Anyone wonder why more New Yorkers don't have cars? Check this out in today's NY Times:
For Parking Space, the Price Is Right at $225,000
Parking in new developments is selling for twice what it was five years ago, said Jonathan Miller, an appraiser and president of Miller Samuel [and one of my favorite bloggers].
Although spaces in prime sections of Manhattan are the most expensive, even those in open lots and in garages in Brooklyn, Queens, Riverdale and Harlem are close to $50,000, although at least one new Brooklyn development is asking $125,000.
Scarcity figures big in the escalating prices. Mr. Miller estimated that less than 1 percent of all co-op and condominium buildings in the city have private garages. The city also limits how much parking new buildings below 96th Street can offer, requiring that no more than 20 percent of the units have spaces.
“It’s a fairly rare amenity,” Mr. Miller said. “And in the world of pet spas and on-site sommeliers, it’s actually a pretty functional amenity.”
In other densely packed cities where space and parking are at premium, parking spaces in condos also tend to trade at high prices. In Boston, they can sell for as much as $175,000, and they go for as much as $75,000 in Chicago. But in other cities, like Los Angeles and Dallas, most condos include parking in their prices.
For developers in New York, parking is the highest and best use for below-grade space and fetches about the same price per square foot as actual living space, which costs much more to develop. According to Miller Samuel, the average parking space costs $165,019, or $1,100 per square foot, close to the average apartment price of $1,107 per square foot. Those are averages, of course. A $200,000 parking space is about $1,333 per square foot.
That is more than twice as much per square foot as I paid for my apartment.
Now, for more outrageous ways to spend your money:
The Money’s in the Mattress
All spring and summer, Hastens has been running an ad in magazines like Elle Decor: a photograph of the blue-and-white-checked Vividus bed topped with a puffy white down comforter, one corner pulled back invitingly, with a pair of sharp-toed stiletto shoes on the floor beside it. The come-on reads: “Who would spend $59,750 on a bed?”
Who indeed? And what is the calculus — economic or otherwise — that brings a mattress to that particular figure? Or to $24,000, in Magniflex’s case? Or $50,000, which is the sticker price of a bed being made by Hollandia, an Israeli company that opened a showroom in the Marketplace Design Center in Philadelphia last fall and a flagship store in the Mall at Short Hills, N.J., last Thursday. I mean, what the heck? Why would anybody pay that much for a mattress?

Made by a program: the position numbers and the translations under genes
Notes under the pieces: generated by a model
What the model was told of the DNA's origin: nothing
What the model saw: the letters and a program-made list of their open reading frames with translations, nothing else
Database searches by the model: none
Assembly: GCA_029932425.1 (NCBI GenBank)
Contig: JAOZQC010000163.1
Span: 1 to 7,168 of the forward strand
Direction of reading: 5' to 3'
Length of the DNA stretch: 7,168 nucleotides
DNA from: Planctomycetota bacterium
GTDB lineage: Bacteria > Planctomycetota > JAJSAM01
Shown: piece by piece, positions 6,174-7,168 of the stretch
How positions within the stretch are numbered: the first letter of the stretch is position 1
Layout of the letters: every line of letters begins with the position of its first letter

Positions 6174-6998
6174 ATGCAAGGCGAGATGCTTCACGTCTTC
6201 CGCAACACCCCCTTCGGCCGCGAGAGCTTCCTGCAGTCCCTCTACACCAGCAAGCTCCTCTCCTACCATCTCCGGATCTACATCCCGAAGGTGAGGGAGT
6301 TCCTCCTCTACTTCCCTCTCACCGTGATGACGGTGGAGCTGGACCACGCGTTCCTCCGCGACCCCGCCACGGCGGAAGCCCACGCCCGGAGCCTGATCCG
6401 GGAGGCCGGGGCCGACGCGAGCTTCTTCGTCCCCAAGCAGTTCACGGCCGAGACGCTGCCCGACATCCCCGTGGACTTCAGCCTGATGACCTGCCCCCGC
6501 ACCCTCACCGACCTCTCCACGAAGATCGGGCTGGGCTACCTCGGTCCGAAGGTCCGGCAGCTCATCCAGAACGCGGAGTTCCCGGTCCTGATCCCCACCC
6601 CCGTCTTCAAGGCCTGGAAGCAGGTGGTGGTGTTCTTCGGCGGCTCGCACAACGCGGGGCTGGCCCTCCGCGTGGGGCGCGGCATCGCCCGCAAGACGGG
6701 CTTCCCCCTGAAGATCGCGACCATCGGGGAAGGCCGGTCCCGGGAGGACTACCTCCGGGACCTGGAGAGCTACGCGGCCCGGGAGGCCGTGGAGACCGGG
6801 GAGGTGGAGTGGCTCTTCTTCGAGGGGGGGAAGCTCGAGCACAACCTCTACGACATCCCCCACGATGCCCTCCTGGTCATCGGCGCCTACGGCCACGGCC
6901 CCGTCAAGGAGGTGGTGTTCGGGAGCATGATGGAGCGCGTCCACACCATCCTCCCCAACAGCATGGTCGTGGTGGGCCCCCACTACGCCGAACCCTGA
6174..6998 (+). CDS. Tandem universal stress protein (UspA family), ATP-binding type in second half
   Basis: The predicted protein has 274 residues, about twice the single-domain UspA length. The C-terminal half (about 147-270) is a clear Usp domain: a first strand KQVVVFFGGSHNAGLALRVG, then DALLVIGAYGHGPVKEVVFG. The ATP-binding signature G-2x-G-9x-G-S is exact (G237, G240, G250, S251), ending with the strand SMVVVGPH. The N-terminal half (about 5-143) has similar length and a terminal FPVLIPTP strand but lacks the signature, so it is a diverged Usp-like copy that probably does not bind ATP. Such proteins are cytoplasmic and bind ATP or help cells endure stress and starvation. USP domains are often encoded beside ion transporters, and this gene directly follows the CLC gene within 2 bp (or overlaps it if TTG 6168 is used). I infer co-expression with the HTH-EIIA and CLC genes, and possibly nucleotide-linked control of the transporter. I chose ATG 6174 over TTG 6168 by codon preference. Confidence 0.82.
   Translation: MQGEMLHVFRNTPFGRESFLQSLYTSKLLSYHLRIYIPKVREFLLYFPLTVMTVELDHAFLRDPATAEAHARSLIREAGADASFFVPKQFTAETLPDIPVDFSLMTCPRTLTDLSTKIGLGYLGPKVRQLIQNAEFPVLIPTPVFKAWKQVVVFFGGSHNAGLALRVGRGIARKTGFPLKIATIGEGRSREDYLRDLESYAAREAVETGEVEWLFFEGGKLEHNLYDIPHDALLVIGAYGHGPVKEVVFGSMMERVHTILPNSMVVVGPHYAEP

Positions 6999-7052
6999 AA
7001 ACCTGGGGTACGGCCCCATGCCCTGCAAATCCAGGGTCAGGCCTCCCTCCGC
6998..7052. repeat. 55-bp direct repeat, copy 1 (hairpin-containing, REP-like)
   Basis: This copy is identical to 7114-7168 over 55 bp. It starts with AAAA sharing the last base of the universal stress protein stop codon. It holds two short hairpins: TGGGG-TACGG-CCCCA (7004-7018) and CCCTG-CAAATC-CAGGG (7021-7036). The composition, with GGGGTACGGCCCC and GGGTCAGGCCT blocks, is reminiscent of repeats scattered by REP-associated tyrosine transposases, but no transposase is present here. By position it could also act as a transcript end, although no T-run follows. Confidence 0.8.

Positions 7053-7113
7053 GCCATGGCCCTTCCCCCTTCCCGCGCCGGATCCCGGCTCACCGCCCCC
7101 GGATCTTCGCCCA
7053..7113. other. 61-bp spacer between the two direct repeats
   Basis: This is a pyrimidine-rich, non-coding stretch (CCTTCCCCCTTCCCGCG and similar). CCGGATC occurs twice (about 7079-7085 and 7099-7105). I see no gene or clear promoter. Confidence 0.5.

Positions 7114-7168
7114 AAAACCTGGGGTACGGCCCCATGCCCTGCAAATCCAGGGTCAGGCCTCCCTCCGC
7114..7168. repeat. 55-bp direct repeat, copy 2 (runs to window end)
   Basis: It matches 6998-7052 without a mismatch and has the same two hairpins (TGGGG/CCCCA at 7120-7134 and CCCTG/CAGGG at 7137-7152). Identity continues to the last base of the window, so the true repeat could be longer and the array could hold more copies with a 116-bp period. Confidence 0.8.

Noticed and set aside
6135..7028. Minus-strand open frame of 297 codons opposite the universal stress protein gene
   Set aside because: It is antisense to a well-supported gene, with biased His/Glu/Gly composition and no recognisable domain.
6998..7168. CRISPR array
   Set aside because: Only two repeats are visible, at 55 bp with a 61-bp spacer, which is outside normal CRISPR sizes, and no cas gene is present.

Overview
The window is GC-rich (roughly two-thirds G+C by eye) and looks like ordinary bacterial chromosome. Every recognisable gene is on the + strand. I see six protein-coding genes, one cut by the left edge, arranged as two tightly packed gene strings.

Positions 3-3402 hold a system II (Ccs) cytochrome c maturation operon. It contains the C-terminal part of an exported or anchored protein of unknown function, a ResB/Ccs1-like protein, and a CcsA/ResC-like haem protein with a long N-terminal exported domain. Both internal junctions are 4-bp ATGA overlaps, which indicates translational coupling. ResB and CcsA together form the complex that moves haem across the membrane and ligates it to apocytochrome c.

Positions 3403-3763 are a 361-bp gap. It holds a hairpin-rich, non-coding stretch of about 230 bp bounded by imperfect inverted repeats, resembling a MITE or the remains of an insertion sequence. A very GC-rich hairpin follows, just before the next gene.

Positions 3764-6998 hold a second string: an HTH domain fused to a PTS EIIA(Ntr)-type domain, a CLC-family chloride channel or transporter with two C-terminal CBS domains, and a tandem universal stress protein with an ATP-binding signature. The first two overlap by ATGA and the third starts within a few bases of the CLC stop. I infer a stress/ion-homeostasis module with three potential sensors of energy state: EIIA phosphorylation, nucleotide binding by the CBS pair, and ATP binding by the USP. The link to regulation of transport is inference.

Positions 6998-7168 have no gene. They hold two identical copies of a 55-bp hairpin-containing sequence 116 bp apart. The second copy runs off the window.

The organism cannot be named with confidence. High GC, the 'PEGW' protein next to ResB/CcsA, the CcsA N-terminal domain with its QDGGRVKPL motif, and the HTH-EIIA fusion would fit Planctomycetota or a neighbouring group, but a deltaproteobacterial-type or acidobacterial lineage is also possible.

“What did that guy say when he was asked why he climbed Mount Everest?” said Pamela N. Danziger, a marketing consultant and the author of “Let Them Eat Cake: Marketing Luxury to the Masses — as Well as the Classes” and “Why People Buy Things They Don’t Need.”
“ ‘Because it’s there!’ ” she exclaimed. “I would be very interested in how many they sell at that price. I would suggest the price is more of a positioning tool, though it is true that there are a lot of rich folks. Those making over $250,000 a year are the fastest-growing households by income in the country. We know that from our survey.” (Ms. Danziger’s company, Unity Marketing, tracks the luxury market in an annual survey of the spending habits and behaviors of affluent Americans.)
I kept noticing those Hastens ads while I was shopping for my mattress, for which I ended up paying about $700. I didn't realize there were so many other mattress brands breaking the $10,000 barrier and making the $6,299 Tempur-Pedic seem like some grungy remnant from the clearance pile at Bradlee's.
I just think it is sad, and somehow wrong that people are falling all over themselves trying to think up crazy new ways to get rich people to spend all this extra money that they think they have no better use for. We all make choices every day to prioritize our own comfort over that of people less fortunate than us: I don't give every spare penny I have to charity and I don't know anyone who does. We all find ways to morally justify our actions and when we start judging others we're just as likely to fail our own tests under scrutiny. But personally, in the world we live in, I just could not sleep easily in a $50,000 bed.